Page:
According to Trane Commercial HVAC America portfolio marketing, the rooftop market has progressively strengthened over the last several years, and the company continues to see trends in building controls, connectivity, and sustainable solutions. It is addressing these trends with the Trane® zoned rooftop systems. Tracer® Concierge™ goes beyond managing individual rooms by operating the entire HVAC system. Available in single- or multiple-zone configurations to provide comfort control for different areas of the building with varying comfort needs, the packaged rooftop equipment provides cooling, heating, and ventilation on a single piece of equipment. Air-Fi™ wireless controls enable flexibility in sensor location, have a self-healing mesh networking, and can be easily relocated to accommodate future space use changes.
“Improved efficiency is a trend we consistently see across the board, even outside of our rooftop products, as customers seek out better energy use and sustainability practices,” the company said in a statement. “At Trane, our mission is to reduce the energy intensity of the world, which we do by maximizing a building’s potential for the highest levels of operation and energy efficiency at every life cycle stage. We take advantage of the newest technologies available to improve comfort and increase efficiency for our customers.”
The Future of Rooftop Technology
Looking ahead to what comes next for rooftop systems can be challenging. One topic that is likely to be on top of the list, however, is refrigerants — especially A2L refrigerants.
“The next big improvement you will see on rooftop systems will be the transition to A2L refrigerants,” said Leal. “This will come for the current pressing designs, including emerging technology such as multi-capacity compressors.”
Daikin Applied said it understands the importance for manufacturers to optimize their designs around new refrigerants.
“They have to address energy efficiency, along with charge levels,” said Dodds. “Technologies that are ultra-efficient and operate with a low refrigerant charge can reduce the carbon footprint of equipment far beyond the GWP reduction of the refrigerant fluid itself.”
Adapting and designing for new refrigerants isn’t the only new challenge on manufacturers’ lists of things to do. There is also a trend emerging of rooftop manufacturers moving away from the one-size-fits-all unit as they begin to integrate with other HVAC technologies.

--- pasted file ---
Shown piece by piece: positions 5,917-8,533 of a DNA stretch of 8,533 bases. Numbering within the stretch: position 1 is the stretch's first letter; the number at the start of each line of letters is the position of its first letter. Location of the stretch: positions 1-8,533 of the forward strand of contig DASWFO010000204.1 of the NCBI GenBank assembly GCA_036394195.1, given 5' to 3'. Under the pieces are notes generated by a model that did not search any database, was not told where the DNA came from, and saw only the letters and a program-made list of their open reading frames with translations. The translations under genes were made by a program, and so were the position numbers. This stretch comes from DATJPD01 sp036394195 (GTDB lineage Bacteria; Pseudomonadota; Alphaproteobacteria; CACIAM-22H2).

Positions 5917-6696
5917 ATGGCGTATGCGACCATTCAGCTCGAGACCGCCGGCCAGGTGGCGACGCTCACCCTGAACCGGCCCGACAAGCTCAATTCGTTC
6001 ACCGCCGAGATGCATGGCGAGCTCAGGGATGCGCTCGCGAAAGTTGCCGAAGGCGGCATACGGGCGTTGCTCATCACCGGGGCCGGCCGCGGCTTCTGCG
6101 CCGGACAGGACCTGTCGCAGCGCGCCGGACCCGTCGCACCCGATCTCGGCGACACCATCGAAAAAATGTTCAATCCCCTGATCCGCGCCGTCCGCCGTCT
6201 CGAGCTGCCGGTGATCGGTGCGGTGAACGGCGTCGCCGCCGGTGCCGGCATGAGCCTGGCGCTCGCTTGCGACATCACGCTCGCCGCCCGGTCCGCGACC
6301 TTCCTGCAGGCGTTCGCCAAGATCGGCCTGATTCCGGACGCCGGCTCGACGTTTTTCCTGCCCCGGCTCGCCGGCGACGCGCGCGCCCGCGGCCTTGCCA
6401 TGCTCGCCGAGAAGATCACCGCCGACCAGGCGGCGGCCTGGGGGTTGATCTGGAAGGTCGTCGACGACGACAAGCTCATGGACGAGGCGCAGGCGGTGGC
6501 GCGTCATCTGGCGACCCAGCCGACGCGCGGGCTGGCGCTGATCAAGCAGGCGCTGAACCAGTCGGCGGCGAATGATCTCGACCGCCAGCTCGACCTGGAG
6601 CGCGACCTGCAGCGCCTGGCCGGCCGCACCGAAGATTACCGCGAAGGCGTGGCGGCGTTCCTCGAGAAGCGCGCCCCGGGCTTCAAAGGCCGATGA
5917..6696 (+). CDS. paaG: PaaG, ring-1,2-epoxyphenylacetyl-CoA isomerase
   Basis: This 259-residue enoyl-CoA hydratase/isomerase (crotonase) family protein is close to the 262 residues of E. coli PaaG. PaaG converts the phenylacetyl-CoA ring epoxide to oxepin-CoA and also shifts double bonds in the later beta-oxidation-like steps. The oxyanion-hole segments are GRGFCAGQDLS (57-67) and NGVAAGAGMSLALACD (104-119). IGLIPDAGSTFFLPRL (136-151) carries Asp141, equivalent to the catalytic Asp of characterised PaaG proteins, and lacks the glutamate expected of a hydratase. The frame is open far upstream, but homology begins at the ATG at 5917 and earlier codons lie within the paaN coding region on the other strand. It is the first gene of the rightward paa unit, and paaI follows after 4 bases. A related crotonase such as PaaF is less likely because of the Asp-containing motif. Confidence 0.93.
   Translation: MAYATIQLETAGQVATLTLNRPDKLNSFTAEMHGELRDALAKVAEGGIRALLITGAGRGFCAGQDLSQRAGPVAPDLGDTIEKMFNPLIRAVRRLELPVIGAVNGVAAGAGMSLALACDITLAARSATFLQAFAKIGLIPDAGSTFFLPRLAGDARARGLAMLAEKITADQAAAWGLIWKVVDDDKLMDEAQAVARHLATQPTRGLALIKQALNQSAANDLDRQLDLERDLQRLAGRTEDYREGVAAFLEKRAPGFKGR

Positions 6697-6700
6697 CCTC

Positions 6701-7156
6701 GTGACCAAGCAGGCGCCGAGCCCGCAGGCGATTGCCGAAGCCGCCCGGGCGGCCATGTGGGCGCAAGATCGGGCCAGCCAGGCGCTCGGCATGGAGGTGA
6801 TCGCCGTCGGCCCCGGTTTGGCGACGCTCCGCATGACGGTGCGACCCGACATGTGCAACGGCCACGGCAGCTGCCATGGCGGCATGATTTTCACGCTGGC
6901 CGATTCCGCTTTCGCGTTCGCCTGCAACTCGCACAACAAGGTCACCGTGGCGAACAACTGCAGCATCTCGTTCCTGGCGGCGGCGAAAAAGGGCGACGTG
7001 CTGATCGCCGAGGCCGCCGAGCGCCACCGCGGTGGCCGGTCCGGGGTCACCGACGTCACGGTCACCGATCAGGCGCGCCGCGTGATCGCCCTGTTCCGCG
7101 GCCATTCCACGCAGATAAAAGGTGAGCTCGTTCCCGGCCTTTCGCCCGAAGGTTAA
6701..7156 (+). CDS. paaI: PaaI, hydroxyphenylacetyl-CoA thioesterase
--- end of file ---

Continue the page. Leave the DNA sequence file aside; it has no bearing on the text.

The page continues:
“With today’s manufacturing technologies, rooftop solutions are now flexible and scalable,” said Dodds. “They can include many features that have been historically reserved for more expensive custom equipment, such as extra filtration, UV lights, energy recovery systems, and more.”
Rooftop Technology and the Occupants
In order to help the HVAC contractor with equipment decisions, Trane explained that good rooftop installations begin with cost-effective options to increase comfort and energy efficiency while simplifying operation and maintenance. The company advised that those who install rooftop units should have access to local equipment and accessories, the ability to offer immediate like-for-like equipment needs, and quick delivery.
“Good rooftop installation centers around end user needs for temperature and humidity control, maintainability, and indoor air quality,” said Dodds. “Features such as inverter compressors improve energy efficiency and thermal comfort. Additionally, beltless direct drive fans reduce annual maintenance costs, and high-efficiency, high-capacity filters improve indoor air quality for building occupants.”
He explained that Daikin Applied will continue to add new features to its Rebel Applied, such as additional energy efficiency technologies, refrigerants, and IAQ-enhancing solutions.
“We’re also reinventing technician training for Rebel Applied to ensure we bring the training to them for a more convenient, accessible, and always-on experience,” he said.